As a measure to promote the function of intangible cultural heritage in society, the Programme for the Strengthening of Traditional Celebrations under the MEC National Culture Directorate (since 2007) grants direct support for organizing celebrations by contracting artists or technical and logistical services. It also designs strategies for dissemination and raising awareness among the population. The Uruguay Integrates Programme (with EU support, 2007-2015) aims at consolidating equitable development by supporting sector-oriented policies for social cohesion; it supports initiatives related to the intangible and tangible heritage. The Competitive Culture Grants programme allocates public funding to culture and arts projects and the programme has a sector-specific fund earmarked for heritage, which has been allocated to 15 intangible cultural heritage-related projects. To raise awareness of intangible cultural heritage, elements of Uruguayan intangible cultural heritage have been chosen by the CPCN as central themes of Heritage Day and practices which raises its visibility at the national, regional and municipal levels.
With regard to education, Uruguay has made much use of information and communications technologies to integrate intangible cultural heritage into school curricula. The Portal of the Ceibal Plan is aimed at supplying each primary or secondary pupil with an Internet-enabled laptop; over 600,000 laptops have already been delivered. This programme provides digital learning resources on intangible cultural heritage generally and the Tango and Candombe in particular. The portal of the National Public Education Administration (a search engine for educational resources with unrestricted access for children and young people, primary and secondary-school teachers and the families of students at all levels) also includes teaching and learning resources for intangible cultural heritage.
Public training courses in aspects of intangible cultural heritage are also on offer, e.g. on traditional styles of playing the Candombe drums. A travelling exhibition on the traditional use of medical plants has been organized. The exhibition is aimed at re-examining traditions and fostering the responsible use of medical plants, with a special focus on young people. It has visited several communities in the Rocha Department. The Arandú project used popular education techniques, play and recreational strategies and specific training in the field of digital photography and audio-visual recording. It was directed at 16-20 young people and was intended to reorient and deepen their knowledge of their communities, culture and traditions, with the help of community and group activities. These two projects were funded by the Competitive Culture Grants programme (National Culture Directorate). For capacity building in safeguarding, since 2007 a Congress on Identity and Heritage has been held by the Departmental Boards of the Council for Technical and Professional Education for secondary and vocational college students, to teach them about aspects of heritage, including intangible cultural heritage.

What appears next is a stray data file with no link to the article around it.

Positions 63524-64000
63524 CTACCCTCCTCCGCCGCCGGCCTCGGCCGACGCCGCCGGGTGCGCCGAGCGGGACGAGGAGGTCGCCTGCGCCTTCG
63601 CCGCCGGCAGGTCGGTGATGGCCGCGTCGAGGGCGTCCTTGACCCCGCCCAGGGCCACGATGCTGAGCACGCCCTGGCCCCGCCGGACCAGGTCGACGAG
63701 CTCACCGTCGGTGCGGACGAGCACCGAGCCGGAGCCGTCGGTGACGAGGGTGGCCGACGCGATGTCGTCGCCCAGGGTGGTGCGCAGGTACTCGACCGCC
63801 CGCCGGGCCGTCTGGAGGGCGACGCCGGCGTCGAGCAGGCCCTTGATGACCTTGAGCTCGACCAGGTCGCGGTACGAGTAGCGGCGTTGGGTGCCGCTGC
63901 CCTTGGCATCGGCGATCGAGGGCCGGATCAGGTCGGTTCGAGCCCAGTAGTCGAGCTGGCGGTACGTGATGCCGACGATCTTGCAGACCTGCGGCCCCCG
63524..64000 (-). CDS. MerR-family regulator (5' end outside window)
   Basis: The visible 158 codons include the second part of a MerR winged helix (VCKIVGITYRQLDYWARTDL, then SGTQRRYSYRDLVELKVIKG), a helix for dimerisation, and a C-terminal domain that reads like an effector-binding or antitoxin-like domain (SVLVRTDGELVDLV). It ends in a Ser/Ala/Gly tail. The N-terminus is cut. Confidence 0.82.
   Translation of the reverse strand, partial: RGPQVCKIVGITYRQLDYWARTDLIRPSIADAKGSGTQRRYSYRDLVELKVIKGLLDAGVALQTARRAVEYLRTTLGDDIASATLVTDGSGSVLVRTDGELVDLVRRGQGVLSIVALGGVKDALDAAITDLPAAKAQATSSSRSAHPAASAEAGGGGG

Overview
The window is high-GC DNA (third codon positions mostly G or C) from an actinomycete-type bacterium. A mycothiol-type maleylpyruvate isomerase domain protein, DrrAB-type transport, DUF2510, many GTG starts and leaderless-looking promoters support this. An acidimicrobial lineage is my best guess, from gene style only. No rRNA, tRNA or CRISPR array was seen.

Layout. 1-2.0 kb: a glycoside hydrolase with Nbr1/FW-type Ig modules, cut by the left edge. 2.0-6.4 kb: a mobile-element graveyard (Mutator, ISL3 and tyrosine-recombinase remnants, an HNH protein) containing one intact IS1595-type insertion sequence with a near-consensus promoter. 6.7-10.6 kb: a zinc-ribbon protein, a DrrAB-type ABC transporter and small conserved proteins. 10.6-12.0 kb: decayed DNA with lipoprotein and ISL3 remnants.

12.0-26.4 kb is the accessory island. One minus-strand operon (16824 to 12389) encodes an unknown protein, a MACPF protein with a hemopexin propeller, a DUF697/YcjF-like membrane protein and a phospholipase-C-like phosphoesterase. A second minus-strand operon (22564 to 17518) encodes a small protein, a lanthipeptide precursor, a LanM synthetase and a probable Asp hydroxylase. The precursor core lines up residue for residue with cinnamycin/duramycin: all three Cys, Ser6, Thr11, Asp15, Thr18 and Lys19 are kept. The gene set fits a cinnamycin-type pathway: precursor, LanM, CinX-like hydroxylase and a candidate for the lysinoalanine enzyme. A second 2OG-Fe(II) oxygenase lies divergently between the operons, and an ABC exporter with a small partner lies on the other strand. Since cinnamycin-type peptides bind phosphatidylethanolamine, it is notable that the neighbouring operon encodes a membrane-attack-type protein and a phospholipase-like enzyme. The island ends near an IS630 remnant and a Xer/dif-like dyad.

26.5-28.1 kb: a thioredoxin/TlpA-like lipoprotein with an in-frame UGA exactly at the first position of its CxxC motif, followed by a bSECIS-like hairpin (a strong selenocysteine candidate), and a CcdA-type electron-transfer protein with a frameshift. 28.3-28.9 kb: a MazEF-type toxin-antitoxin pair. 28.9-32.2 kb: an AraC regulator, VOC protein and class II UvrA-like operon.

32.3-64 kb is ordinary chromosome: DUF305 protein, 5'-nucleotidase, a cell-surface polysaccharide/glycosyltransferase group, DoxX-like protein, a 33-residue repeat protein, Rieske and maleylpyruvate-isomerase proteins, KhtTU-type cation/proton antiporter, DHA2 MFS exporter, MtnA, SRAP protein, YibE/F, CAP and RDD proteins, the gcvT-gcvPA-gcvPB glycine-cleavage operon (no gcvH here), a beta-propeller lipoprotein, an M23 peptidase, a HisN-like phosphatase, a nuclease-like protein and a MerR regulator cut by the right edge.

Uruguay has cooperated with various bilateral, sub-regional, regional and international projects and programmes. These include: the Living Heritage project (2013) promoted by UNESCO’s Cluster Office in Montevideo; the ‘Slave Route: Resistance, Freedom, Heritage’ project organized by UNESCO (since 2009); the ‘Cultural Universe of Afro-Descendants in Latin America’ project of CRESPIAL (since 2010); and the ‘Safeguarding the Intangible Cultural Heritage of the Guaraní Nation’ project conducted by CRESPIAL with the participation of Argentina, Brazil, Paraguay and Uruguay. It has also taken part in the Cultural Itinerary of the Guaraní, Moxo and Chiquito Jesuit Missions in the MERCOSUR Area initiative of the Cultural Heritage Commission of the MERCOSUR. Uruguay also enjoys bilateral cooperation with Brazil, Spain and Argentina.
Uruguay has two elements inscribed on the Representative List: Candombe and its sociocultural space: a community practice (2009); and Tango (2009, multinational with Argentina). Since their inscription, efforts have been made to promote and reinforce both these elements. In some cases, these efforts are similar: adopting legislation to dedicate a National Day to the element; creating specific bodies within government institutions (the Candombe Advisory Group in the MEC, which coordinates with the various national bodies and the Interministerial Commission for the Support of Tango, with the participation of the Ministries of Foreign Affairs, Education and Culture and Tourism and Sports); the production and dissemination of CDs, DVDs and documentary films on the elements; and dedicating the National Music Award of the MEC to exponents of Candombe and Tango in different years.
The preparation of the present report on Tango was rendered possible by the participation of individuals, groups and/or associations and foundations through workshops, meetings and interviews. In the case of Candombe, the Candombe Advisory Group and different actors within the MEC form a permanent committee that meets on a weekly basis and thus could easily collaborate on the report.